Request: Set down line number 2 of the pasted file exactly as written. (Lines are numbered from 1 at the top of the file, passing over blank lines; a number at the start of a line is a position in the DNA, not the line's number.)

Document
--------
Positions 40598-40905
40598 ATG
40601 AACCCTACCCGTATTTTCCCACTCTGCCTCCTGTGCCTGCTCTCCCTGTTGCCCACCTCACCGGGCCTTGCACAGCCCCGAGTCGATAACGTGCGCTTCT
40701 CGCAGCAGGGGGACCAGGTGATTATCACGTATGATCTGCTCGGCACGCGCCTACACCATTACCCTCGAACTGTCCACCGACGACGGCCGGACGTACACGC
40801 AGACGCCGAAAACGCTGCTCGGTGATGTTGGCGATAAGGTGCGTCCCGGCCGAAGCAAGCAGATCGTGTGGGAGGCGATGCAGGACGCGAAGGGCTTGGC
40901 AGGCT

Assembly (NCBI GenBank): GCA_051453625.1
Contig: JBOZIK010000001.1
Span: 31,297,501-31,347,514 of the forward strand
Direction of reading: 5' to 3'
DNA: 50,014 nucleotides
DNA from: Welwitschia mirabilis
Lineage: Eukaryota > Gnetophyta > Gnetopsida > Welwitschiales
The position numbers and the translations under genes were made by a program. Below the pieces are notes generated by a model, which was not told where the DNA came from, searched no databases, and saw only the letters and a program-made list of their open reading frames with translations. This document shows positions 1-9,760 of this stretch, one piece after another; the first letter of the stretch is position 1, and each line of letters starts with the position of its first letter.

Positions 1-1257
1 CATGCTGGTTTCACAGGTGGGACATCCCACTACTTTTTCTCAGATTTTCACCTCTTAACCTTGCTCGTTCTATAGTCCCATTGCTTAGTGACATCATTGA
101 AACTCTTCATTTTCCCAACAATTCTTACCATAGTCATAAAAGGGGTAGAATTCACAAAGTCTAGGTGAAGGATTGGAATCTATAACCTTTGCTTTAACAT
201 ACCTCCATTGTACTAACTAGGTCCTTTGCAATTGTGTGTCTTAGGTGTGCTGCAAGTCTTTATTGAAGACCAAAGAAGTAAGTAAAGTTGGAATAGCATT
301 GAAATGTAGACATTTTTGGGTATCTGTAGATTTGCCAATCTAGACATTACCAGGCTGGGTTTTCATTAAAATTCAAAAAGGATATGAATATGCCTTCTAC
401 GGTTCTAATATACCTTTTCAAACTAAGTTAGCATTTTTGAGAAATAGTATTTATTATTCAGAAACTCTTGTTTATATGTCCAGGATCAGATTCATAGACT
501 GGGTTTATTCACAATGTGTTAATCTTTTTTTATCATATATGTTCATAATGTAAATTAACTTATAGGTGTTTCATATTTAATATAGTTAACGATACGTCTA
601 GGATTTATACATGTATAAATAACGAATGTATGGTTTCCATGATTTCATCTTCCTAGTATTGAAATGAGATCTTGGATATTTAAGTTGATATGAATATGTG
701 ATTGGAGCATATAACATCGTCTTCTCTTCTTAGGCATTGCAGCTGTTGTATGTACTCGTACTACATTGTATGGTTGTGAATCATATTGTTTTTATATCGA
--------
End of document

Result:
40598 ATG